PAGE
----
In this podcast we discuss Merlin’s work as an medical illustrator, exploring her fascination with narrative and the need to make sense of people’s stories. Merlin’s unorthodox career has moved from studying English and History at university to developing a widening array of skills around illustration, including drawing, painting, wax modelling and using digital technology.
After training as a professional flautist in Canada, Terry Clark changed direction and entered the field of performance science. His doctorate exploring the role of mental skills in addressing issues around musical and sports performance laid the foundations for his current research in the evolving field of performance science.
Nicholas Cooper is well known for his books The Opulent eye: Late Victorian and Edwardian Taste in Interior Design and Houses of the Gentry 1480-1680 and for his extensive practical and theoretical knowledge of architecture and history. In this conversation we explore unexpected parallels between architectural history and medicine.
Joshua Byrne designs and creates men’s jackets and suits. Starting from scratch with each garment he makes Joshua begins by identifying the needs of his customer. Each garment takes shape through a series of fittings, each depending on knowledge, skill and the Joshua’s ability to improvise. This has illuminating parallels with the world of medicine. In this podcast we explore how Joshua’s experience and mine shine light on one another’s practices.
Stephen Birkill’s career began as an engineer in the BBC transmissions section. In the following decades he made numerous technical advances in his field. He discovered a talent for solving practical problems in unorthodox ways and was instrumental in the development of tuning systems for satellite television, set-top boxes and digital radio. In parallel with his engineering career he has a longstanding fascination with the songs of Pete Atkin and Clive James and was responsible for the revival of Atkin’s music in the 1990s.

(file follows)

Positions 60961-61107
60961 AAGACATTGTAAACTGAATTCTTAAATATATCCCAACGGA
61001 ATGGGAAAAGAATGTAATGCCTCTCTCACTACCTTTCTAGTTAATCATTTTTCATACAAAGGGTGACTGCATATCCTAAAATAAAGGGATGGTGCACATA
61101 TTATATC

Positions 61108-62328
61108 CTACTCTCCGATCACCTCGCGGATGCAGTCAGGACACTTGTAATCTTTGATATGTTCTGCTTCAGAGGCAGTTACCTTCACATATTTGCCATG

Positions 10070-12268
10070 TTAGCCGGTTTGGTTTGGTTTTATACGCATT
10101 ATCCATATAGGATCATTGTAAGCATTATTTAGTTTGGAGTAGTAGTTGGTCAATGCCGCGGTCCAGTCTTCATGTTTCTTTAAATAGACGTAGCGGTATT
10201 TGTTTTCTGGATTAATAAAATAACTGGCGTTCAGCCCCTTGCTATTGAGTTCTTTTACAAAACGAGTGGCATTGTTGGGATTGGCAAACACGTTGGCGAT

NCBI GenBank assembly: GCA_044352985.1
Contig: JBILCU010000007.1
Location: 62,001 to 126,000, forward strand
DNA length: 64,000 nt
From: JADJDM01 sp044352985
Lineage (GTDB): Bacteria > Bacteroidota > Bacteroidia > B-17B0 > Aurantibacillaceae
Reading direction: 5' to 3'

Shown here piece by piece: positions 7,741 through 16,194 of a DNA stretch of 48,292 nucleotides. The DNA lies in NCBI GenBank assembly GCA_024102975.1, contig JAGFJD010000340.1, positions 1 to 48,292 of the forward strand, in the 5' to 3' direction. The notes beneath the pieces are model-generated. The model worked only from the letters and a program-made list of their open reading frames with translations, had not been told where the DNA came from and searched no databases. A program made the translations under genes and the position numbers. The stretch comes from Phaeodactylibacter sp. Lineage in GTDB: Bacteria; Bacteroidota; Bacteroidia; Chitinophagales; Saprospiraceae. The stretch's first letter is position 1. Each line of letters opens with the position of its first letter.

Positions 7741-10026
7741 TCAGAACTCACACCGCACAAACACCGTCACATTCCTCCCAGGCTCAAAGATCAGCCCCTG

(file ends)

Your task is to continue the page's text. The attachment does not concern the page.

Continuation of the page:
In this podcast we discuss Anthony’s work as a socially engaged artist who works extensively with people who have experienced homelessness. Through his work with assisted self-portraits he creates shared experiences with people in diverse communities. In this conversation we explore similarities and differences between our professional experiences.
Emma Kirkby is a distinguished soprano, well known for her pioneering performances and recordings of Renaissance and Baroque music. In this conversation we explore perspectives around music and silence, and how early music performances are a conversation between voices, instruments, audiences and space
Fulceri Bruni Roccia’s career and interests cross many disciplinary boundaries. From his long experience in the world of banking he became Visiting Professor on Global Political Economy at the University of Bologna. In this podcast we discuss the the opportunities and challenges of changing direction and becoming an expert generalist connector.
Paul Smith has been singing since he was a child. In 2005 he co-founded VOCES8, now one of the worlds leading vocal ensembles, with his brother Barnaby. He is passionate about music education and the importance of music at all stages of life. We explore how VOCES8 combine vocal precision with intensive listening and discuss parallels with the world of medicine.